Relatedly, the university must “vigorously protect” when disruption is anticipated or occurs, according to the document. It defines “serious disruption” as chanting, persistent heckling or other noisy demonstrations that make it difficult or impossible for an audience to hear what a speaker is saying. It notes that disruption does not include peaceful protest outside an event, holding signs or wearing armbands in opposition of an event or speaker, or asking “critical questions” during a planned question-and-answer period.
Most notably, the actions document proposes the creation of a free speech “advocate” or watchdog charged with “ensuring freedom of expression is respected and protected during any investigation” involving free speech issues on campus. That role could be assigned to an independent officer or a person or committee within the existing faculty governance structure.
The problem, according to the document, is that investigations by various university offices, including equal opportunity and human resources, sometimes involve free speech. Yet such offices focus on “cleansing public discussion so that it is inoffensive” and promoting inclusivity, rather than affirming free speech. The unfortunate effect, the proposed policy says, “is to create an imbalance by which protected speech is subordinated to other values. But speech may not be curtailed simply because it is offensive.”
Dale Carpenter, Distinguished University Teaching Professor and Earl R. Larson Professor of Civil Rights and Civil Liberties Law at the University of Minnesota Law School, and a member of Faculty Consultative Committee who’s strongly in favor of the proposals, said in an interview that they don’t suggest “speech can never be regulated, but that it can’t be regulated in the interest of trying to elevate some topics over others.” Libel, slander, harassment and threats are all no gos, for example, he said, but conversations can’t be shut down because they’re offensive or even hurtful to some.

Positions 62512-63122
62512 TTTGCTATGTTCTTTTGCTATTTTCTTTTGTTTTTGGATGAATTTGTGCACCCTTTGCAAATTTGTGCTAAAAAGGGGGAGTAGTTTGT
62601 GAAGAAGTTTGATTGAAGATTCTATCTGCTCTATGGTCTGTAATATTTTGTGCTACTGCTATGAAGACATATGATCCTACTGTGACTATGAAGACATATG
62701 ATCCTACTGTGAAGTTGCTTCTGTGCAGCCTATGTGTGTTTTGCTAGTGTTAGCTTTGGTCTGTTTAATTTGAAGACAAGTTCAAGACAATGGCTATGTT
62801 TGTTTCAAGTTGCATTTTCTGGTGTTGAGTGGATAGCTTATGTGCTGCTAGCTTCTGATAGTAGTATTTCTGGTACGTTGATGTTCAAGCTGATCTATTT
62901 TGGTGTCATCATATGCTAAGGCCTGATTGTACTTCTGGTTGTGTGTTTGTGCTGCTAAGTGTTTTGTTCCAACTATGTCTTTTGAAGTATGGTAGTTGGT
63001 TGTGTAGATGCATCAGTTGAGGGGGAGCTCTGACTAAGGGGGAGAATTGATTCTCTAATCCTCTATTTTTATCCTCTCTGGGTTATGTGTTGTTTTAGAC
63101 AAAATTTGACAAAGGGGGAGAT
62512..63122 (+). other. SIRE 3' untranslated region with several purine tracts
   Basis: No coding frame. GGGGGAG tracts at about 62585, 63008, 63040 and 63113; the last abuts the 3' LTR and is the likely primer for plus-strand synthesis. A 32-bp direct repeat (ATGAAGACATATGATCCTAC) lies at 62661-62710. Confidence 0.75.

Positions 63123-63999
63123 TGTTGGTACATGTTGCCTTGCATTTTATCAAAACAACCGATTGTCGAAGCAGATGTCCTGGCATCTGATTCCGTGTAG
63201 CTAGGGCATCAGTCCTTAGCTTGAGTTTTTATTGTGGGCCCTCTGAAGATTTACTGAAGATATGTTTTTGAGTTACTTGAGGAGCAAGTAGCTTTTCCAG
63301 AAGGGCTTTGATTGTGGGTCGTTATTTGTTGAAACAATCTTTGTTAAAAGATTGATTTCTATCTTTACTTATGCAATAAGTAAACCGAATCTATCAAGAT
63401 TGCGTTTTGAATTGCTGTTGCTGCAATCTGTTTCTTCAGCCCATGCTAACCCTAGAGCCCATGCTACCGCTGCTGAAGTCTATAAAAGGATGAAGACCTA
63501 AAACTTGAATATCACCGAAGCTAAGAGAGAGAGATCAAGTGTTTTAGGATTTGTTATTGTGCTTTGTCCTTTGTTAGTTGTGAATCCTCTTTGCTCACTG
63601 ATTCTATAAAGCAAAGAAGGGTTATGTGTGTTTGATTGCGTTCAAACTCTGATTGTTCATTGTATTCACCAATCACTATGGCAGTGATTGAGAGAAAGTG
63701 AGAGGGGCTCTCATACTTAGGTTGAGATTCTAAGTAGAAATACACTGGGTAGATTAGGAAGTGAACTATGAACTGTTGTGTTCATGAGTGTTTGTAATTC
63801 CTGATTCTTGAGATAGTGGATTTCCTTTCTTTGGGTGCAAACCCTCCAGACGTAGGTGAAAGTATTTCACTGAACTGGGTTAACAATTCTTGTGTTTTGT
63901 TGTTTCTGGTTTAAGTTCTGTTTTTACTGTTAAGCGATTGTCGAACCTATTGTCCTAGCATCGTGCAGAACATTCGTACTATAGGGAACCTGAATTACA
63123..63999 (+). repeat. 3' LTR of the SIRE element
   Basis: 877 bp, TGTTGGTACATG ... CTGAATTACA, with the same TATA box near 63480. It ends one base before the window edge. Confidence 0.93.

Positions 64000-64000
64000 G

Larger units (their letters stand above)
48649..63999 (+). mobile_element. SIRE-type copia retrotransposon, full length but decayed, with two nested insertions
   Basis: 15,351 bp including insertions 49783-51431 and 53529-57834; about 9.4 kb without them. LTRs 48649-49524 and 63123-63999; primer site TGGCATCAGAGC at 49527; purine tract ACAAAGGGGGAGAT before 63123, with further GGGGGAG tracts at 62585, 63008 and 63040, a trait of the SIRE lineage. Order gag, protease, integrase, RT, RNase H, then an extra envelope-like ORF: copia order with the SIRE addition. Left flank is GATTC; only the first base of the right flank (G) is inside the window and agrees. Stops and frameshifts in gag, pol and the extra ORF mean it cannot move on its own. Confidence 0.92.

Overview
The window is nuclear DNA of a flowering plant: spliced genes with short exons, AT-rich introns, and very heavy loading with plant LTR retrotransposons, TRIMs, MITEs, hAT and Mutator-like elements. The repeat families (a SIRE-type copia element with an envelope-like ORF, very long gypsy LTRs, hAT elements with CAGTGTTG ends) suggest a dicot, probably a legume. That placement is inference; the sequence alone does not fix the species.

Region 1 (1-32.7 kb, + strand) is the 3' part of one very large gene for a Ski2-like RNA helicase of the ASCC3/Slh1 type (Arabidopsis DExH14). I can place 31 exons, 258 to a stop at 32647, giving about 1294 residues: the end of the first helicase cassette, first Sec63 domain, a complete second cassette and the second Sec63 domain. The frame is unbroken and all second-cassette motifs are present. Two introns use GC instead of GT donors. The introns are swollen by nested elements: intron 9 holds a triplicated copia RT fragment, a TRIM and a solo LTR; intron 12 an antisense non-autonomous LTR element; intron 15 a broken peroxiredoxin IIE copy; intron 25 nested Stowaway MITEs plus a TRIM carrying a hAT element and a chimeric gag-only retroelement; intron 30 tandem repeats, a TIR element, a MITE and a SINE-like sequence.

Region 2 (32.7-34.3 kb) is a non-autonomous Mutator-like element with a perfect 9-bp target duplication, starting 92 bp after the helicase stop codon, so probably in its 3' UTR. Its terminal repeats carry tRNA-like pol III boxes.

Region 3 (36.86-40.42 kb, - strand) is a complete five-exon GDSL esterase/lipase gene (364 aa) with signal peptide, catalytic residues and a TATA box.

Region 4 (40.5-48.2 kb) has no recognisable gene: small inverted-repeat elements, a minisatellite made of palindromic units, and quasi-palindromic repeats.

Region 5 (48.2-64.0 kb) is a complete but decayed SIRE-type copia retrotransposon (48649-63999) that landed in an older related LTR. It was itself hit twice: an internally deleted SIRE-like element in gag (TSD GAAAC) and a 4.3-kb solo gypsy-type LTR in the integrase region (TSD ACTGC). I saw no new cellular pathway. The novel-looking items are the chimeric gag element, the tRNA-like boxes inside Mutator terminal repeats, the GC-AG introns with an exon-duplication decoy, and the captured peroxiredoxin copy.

The consultative committee also recently passed an addendum further explaining its moves to protect free speech. It notes that there always have been challenges to First Amendment rights on campus. But current calls to limit speech stem from concerns about creating a welcoming climate and fostering diversity, as well as those about structural inequalities or attempts to “level the playing field” in terms of access to speech platforms.
“While such imbalances exist, they also do not justify speech regulation,” the document says. “The Constitution forbids restricting expression on the basis of a speaker’s identity or relative power. Who is unequal? What are the criteria by which inequality is judged?” In any case, it says, government and university officials aren’t the ones to answer such questions.